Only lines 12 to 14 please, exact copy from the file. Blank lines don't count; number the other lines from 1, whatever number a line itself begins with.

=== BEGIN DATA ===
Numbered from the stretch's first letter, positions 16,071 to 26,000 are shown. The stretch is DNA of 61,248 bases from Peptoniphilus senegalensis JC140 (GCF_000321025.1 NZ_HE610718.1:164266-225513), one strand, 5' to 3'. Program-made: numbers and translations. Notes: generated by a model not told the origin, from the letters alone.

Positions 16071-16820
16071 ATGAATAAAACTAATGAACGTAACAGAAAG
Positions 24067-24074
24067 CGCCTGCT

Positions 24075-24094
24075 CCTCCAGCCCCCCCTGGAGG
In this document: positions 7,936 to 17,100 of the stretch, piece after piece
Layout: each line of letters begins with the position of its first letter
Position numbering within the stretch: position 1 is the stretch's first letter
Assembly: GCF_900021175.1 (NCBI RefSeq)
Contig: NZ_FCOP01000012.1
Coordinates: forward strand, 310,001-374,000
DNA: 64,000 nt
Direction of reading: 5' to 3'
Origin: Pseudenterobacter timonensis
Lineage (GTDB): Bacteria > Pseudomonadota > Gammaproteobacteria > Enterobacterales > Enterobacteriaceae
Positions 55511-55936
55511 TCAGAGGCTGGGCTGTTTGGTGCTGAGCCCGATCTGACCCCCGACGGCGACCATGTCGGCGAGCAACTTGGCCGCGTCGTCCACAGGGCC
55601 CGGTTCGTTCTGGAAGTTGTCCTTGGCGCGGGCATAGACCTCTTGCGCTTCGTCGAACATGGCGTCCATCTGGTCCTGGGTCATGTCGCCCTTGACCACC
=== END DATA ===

Contig: NZ_FCOP01000012.1
Coordinates: forward strand, 310,001-374,000
DNA: 64,000 nt